A revelation is inspiring, but it can also fill people with dread because it forces them to face up to unwelcome truths. The tsunami has been a dark revelation, showing that despite our technology, we are still utterly helpless in the face of natural catastrophe.Thus ayeth conventional wisdom. The only problem is, it is neither true, nor correct, nor wise. But it is certainly conventional.
Are we indeed "still utterly helpless in the face of natual catastrophe"? Well, depends on what you mean by "utterly helpless," as well as what you mean by "despite our technology." NPR ran a story recently about scientists examining the aftermath of the tsunami, and they had some interesting conclusions. The one that stuck with me, was that technology actually caused much of the disaster that was suffered because of the tidal wave.
Now, this is a delicate subject, and by no means do I mean that all deaths and devastation from the earthquake and tidal waves could have been avoided, or that we aren't sometimes entirely helpless in the face of "acts of God," as the law names them. But the scientists found that the natural barrier between tsunamis and shorelines, the coral reefs, were badly damaged around Sri Lanka. But not damaged by the tidal action; that did almost nothing to the coral. No, it was pollution, and trash, and industrial waste, that damaged the coral reef long before the wave struck, and large, heavy, man-made objects that broke pieces of the reef, when hurled against it in the wave. Had those reefs been healthy and untouched by human actions, specifically by the results of technology, they might have mitigated the tsunami considerably.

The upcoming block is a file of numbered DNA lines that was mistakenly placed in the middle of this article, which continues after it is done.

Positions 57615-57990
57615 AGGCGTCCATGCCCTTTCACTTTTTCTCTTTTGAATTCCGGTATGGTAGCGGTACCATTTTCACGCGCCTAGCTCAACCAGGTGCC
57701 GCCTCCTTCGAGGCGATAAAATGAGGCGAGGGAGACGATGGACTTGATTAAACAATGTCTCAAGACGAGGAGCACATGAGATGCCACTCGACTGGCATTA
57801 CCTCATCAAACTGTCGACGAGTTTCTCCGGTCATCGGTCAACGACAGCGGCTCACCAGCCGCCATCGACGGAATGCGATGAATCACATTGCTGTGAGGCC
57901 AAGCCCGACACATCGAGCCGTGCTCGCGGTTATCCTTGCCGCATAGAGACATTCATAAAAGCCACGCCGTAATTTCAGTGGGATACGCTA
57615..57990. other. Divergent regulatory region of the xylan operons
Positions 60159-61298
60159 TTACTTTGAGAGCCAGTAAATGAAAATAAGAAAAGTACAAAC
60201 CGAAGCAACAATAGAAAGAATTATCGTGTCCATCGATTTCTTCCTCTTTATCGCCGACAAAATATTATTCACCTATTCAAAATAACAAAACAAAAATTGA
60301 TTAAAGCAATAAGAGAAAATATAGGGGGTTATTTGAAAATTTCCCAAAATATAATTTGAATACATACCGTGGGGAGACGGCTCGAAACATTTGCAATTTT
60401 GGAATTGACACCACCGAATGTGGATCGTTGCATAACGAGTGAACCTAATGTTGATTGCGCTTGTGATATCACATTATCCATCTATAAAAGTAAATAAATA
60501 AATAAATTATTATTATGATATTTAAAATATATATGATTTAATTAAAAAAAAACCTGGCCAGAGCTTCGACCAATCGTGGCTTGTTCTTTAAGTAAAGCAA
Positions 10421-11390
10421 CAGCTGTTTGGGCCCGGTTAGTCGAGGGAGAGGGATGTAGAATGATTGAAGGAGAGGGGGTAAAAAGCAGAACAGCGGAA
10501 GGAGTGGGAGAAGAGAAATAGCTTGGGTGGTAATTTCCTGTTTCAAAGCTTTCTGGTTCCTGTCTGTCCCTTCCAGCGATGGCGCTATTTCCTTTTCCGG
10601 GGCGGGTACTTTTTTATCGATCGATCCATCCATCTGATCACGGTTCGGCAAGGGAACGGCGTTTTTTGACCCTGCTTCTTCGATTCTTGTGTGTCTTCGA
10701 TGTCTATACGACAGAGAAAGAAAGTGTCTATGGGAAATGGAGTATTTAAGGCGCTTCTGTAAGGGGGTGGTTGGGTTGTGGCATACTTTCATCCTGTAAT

It was also human technology that allowed hotels to be built on shorelines; hotels which were obliterated by the tsunami, adding to the damage and the death toll, and probably to the trash bouncing around in the coral reefs. If not for our technology, in other words, and if shorelines were left in a more natural condition, and coral reefs allowed to thrive, rather than struggle to survive in polluted waters, the damage from the tsunami might have been considerably less.
This doesn't mean, of course, no damage would have been done. And certainly many a "non-technological" village was washed away by the wave; certainly whenever such things happen, it will affect people and fish and wildlife, and disrupt ecosystems as well as economic systems. But the fact is, the ecosystems cope with such "disasters" quite well. It is the human, technological systems, that are damaged almost beyond recovery. So, is this an anti-technology diatribe? Far from it. But much of the harm done by the abuse of the Enlightenment philosophy has been the hubris done in it's name. Imagining reason to make us as gods, we dethrone deity and replace it with technology. And when even technology will not save us, rather than dethrone technology as well, we proclaim it as limited as we are. Which, to be sure, it is. The question then is: why do we continue to rely on it? Not for what it does provide; but why do we expect it to do what is does not provide? The Hebrews banned the worship of idols, not because their God was so jealous, but because the idols were so useless:
Pagan idols are silver and goldDoes our reliance on them, on the work of our hands, even when it cannot save us, rather than our reliance (at least) on creation, make us the hollow men?
crafted by human hands.
Their mouths cannot speak,
their eyes do not see.
Their ears hear nothing,
their nostrils do not breathe.
Their makers who rely on them
become like those hollow images. Psalm 135:15-18
Do not invite death by the error of your life, or bring on destruction by the works of your hands; because God did not make death and does not delight in the death of the living. For God created all things so that they might exist; the generative forces of the world are wholesome, and there is no destructive poison in them,and the dominion of Hades is not on earth. For righteousness is immortal. Wisdom 1: 12-15